In the era of the Great Resignation and a tighter labor market, it’s common sense to have companies review and increase the benefits they offer their workers, especially when that company is the most valuable one in the world.
Well, it seems like the lightbulb has gone off at Apple, according to a new Bloomberg report published on Friday. The outlet reported that the tech giant was providing raises of between 2% and 10% to its U.S. retail workers, including salespeople, Genius Bar tech support staff, and some hourly employees. Not all employees will receive a pay bump, Bloomberg reported. Apple began informing stores and individual employees of the news this week, meaning that not everyone affected has been informed yet.
The raises will purportedly go into effect this month, according to Bloomberg. Notably, these pay bumps are separate from Apple’s annual wage revisions and wage increases, which are generally carried out in October. If true, the changes are yet another example of Apple’s response the job market’s shifting reality, as well as a possible attempt to address complaints from retail workers. The company has roughly 270 retail stores in the U.S.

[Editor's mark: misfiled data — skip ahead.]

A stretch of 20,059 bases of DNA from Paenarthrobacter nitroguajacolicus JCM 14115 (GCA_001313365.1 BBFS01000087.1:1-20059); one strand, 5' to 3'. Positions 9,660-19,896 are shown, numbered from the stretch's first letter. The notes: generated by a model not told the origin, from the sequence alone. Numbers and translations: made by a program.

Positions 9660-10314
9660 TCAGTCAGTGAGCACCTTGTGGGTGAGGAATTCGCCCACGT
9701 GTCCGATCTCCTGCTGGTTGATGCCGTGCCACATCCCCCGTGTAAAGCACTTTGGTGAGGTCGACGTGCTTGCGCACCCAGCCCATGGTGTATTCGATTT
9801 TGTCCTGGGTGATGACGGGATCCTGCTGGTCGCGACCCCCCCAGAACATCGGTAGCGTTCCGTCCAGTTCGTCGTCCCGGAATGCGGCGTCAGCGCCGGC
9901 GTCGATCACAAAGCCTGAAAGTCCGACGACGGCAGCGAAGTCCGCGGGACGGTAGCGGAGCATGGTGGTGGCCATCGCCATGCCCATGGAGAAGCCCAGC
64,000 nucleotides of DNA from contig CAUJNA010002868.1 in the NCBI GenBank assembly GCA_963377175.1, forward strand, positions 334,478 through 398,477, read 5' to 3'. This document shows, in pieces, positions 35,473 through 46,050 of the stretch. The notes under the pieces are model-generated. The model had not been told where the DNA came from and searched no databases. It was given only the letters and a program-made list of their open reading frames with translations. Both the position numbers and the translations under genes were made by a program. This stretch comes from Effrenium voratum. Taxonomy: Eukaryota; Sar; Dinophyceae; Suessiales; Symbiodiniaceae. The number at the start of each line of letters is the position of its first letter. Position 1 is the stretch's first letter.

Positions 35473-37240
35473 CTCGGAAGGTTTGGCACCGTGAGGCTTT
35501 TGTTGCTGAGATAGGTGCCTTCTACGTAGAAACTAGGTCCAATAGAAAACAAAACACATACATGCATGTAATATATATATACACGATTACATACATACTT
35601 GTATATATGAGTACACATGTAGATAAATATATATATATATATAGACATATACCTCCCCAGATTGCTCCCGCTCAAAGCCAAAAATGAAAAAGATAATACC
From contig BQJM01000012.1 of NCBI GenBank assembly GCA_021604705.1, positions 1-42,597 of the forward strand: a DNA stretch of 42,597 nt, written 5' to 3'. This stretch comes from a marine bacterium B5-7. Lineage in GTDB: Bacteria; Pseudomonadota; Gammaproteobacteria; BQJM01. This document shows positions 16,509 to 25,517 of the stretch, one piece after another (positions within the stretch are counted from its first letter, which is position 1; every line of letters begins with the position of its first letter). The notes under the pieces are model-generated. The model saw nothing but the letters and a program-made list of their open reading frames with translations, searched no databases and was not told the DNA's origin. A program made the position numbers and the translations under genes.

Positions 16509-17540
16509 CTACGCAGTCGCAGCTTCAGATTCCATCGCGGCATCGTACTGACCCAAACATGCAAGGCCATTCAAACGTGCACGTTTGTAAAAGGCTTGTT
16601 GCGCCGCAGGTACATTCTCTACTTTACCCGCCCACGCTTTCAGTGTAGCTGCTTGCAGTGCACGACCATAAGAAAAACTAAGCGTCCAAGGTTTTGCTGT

Sources with knowledge of the matter who spoke to Bloomberg stated that the wage increases targeted employees who worked at Apple Stores before the pandemic started in 2020. In addition, the raises aim to put the wages of staffers with more seniority on par with newer employees.
Gizmodo reached out to Apple on Saturday to confirm the news about pay raises but did not hear back by the time of publication. We’ll update this article if someone gets back to us.
Apple’s purported wage increases were reported just days after Bloomberg informed that the company would offer more benefits to both full-time and part-time retail employees. The changes, which Apple confirmed to other outlets, will provide double the amount of sick days available to workers and increase employees’ annual vacation days. Part-time employees will also be eligible for up to six paid vacation days for the first time and six weeks of paid parental leave.